Anyway, the German "lügen" definitely includes a wilful intent whereas "etwas vormachen" has a broader range. Especially in the "sich etwas vormachen" variant it may indicate that one does not realize something which is obvious to other people or that one has an unfounded hope.

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  • Thanks -- This helped me. English expressions involving "lying" can range from very strong to quite casual, such as having illusions about something. It seems sich vormachen is more on the casual end. – Tony M Apr 14 at 13:02
  • It’s actually not casual, you can use that in a professional/formal setting. It is just softer than Lüge (but still might attack somebody in official settings). It’s really quite comparable to „pretend(er)“ in this regard. – eckes Apr 15 at 9:47
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I'd like to answer only the following part of your question:

That is, I'm trying to connect what I know about machen (meaning to make or do) to understand this new word.

There are many separable verbs in German language (abhauen, vormachen, abgehen, anhalten, abziehen ...) that have two meanings: One literal one and one completely different one.

An example containing both meanings of "vormachen" could be:

Er machte mir vor, ihm würde diese Arbeit Spaß machen. Deswegen bat ich ihn, die Arbeitsschritte vorzumachen, damit ich sie nachmachen kann.

The second sentence contains the "literal" meaning of "vormachen": "Vor"+"machen". I could bet that there are many Germans who (falsely) say that the verb in this sentence is "machen" (instead of "vormachen").

The first sentence contains the "non-literal" meaning of that verb. I think that the "average" German speaker will tell you that the word "vormachen" in the first sentence has definitely nothing to do with the word "machen".

And there are even separable verbs (for example ausbaden) that only have a non-literal meaning: You will be told that "ausbaden" has absolutely nothing to do with "baden".

This is just like an English speaker would not ask what "bye" in the expression "good bye" means.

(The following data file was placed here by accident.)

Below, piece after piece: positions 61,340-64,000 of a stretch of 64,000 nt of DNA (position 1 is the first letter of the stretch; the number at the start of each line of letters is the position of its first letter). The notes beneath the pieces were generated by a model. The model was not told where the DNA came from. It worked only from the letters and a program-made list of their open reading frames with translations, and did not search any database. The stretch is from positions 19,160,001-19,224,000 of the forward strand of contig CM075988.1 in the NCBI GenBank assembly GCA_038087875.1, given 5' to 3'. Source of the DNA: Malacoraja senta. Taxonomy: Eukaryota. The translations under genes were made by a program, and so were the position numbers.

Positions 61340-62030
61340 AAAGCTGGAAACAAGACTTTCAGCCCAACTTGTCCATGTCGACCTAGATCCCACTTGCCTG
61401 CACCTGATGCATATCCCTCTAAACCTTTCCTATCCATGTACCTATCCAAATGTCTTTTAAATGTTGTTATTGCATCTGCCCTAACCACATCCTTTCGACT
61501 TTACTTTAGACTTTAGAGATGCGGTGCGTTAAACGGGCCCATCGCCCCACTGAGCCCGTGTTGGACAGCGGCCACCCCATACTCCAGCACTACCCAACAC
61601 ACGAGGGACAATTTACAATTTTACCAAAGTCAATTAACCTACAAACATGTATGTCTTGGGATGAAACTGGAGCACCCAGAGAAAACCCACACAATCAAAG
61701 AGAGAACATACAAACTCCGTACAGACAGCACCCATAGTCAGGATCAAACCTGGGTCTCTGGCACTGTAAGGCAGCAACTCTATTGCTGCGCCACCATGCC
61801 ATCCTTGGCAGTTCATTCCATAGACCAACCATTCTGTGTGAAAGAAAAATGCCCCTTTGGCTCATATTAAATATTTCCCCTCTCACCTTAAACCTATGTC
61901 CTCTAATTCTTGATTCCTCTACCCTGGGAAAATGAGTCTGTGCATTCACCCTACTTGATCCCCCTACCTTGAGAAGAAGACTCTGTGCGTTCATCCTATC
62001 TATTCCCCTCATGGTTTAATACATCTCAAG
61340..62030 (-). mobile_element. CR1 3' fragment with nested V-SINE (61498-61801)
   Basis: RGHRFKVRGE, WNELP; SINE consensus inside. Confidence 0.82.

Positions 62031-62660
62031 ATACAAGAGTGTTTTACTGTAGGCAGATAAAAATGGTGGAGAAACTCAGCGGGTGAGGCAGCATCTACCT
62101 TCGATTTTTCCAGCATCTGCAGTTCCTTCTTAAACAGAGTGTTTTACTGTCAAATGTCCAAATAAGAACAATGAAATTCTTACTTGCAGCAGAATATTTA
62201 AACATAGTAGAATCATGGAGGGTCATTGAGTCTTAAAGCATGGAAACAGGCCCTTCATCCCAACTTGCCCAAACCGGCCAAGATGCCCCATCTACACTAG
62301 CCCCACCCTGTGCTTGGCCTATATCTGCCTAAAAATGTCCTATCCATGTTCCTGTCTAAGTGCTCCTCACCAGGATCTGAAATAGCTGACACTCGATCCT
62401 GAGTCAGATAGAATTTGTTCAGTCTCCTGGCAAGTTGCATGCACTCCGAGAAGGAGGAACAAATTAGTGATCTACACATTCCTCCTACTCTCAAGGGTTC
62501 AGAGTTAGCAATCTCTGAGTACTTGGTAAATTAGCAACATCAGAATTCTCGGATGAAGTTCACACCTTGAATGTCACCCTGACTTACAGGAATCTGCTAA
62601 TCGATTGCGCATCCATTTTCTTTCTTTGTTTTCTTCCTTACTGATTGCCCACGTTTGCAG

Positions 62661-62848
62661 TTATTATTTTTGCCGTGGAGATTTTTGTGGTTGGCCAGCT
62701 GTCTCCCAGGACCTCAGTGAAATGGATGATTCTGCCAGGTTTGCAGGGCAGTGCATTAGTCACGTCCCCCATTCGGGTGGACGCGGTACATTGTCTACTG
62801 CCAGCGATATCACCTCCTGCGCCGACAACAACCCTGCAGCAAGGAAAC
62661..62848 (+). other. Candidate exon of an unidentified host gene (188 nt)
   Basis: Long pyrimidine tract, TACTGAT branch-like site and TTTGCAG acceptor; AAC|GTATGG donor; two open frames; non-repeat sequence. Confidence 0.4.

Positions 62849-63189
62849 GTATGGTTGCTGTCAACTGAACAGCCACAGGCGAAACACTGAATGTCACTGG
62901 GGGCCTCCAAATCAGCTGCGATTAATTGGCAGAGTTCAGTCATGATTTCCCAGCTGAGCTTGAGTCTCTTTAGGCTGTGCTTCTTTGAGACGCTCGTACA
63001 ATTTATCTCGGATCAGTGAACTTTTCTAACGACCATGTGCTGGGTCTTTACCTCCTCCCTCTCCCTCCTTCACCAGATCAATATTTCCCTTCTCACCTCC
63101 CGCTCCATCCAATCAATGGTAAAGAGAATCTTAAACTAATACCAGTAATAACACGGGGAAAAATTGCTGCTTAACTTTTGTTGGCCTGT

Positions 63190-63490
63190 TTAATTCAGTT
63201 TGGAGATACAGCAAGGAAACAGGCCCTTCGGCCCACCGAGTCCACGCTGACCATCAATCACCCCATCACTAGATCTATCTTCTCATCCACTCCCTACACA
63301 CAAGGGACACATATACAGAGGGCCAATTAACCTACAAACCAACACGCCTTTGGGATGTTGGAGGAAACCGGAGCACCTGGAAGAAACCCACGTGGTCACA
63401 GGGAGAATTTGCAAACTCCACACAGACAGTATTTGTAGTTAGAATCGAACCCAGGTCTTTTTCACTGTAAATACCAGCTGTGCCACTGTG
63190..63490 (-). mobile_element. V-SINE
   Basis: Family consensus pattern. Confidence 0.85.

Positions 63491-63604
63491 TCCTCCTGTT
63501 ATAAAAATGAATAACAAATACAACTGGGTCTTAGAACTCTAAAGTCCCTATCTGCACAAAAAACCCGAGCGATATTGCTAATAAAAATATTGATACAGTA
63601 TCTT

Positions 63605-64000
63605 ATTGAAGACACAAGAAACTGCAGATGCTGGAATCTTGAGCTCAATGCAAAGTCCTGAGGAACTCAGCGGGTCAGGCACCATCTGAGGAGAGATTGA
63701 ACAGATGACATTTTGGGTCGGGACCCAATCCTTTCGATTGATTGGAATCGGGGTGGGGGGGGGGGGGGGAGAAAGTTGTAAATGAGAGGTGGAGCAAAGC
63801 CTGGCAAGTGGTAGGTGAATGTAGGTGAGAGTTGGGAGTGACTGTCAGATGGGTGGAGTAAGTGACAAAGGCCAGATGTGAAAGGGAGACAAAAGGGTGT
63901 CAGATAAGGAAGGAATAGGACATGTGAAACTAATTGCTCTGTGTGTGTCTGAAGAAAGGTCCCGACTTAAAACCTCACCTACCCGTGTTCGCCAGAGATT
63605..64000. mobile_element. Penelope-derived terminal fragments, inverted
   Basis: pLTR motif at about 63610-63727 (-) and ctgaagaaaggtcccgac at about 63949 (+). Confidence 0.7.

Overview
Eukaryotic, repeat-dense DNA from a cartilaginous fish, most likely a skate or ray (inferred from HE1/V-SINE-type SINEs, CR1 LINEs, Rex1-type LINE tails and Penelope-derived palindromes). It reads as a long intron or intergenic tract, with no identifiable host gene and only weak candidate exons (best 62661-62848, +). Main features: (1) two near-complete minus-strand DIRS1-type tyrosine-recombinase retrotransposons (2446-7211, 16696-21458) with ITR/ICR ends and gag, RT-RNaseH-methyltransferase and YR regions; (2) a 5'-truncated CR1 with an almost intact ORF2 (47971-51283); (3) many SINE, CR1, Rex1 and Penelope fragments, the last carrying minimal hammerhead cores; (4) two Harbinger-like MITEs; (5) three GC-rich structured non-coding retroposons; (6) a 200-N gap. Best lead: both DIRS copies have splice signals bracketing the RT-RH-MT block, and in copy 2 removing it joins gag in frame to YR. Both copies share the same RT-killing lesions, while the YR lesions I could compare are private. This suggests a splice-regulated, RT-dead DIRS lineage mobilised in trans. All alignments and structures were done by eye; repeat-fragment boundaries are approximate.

If you didn't ask this question in English language, don't try to understand how the second meaning of a separable verb (e.g. "vormachen" = "to fool") is related to the literal meaning!

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    Good bye has nothing to do with "buying." – JRE Apr 14 at 11:35
  • @JRE Some language expert in the radio explained the etymology of "good bye" the way I did it. This was about 20 years ago. However, according to him, people back then did not say: "Have a good buying" but only: "Have a good buy". If it was really common to wish another person a "good buy" (which is exactly the same pronounciation as "good bye"), the explaination with "God be with you" (not having a single sillyble in common with "good bye") is very questionable. – Martin Rosenau Apr 14 at 12:02
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    I think it more reasonable to accept the explanation given (as in the linked queation and answers) by English sources than a random voice on the radio in German. English pronunciation and spelling has changed over the years, just like German has. Besides that, there's a long tradition of referencing god in greetings - Grüß Gott" as the Bavarians say. Your "Good buy" is a modern German trying to make sense of the pronunciation without knowing the history of the word. – JRE Apr 14 at 12:21
  • Thank you for the example containing both meanings of "vormachen." Sentences like that really help me distinguish meaning as I'm learning words. – Tony M Apr 14 at 13:07
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According to the Duden or https://de.wiktionary.org/wiki/vormachen it has 3-4 different meanings. Although they are quite related.

The verb "machen" means to do or to make something. The syllable "vor" is used in the sense of "in front of". So the meaning is to show how to do something in front of someone other. It has a positive connotation, because this is used like "to demonstrate" how something is done in the right or a good way.

Im Sportunterricht sollte er die Übung vormachen.

But it also has an implicit meaning for distrust. That means, someone is doing something in the right way only if another person is watching or if it is done in front of another person. Sometimes it can mean "to impress someone". Usually a word to express a limitation like "nur" is required:

Er macht euch nur etwas vor.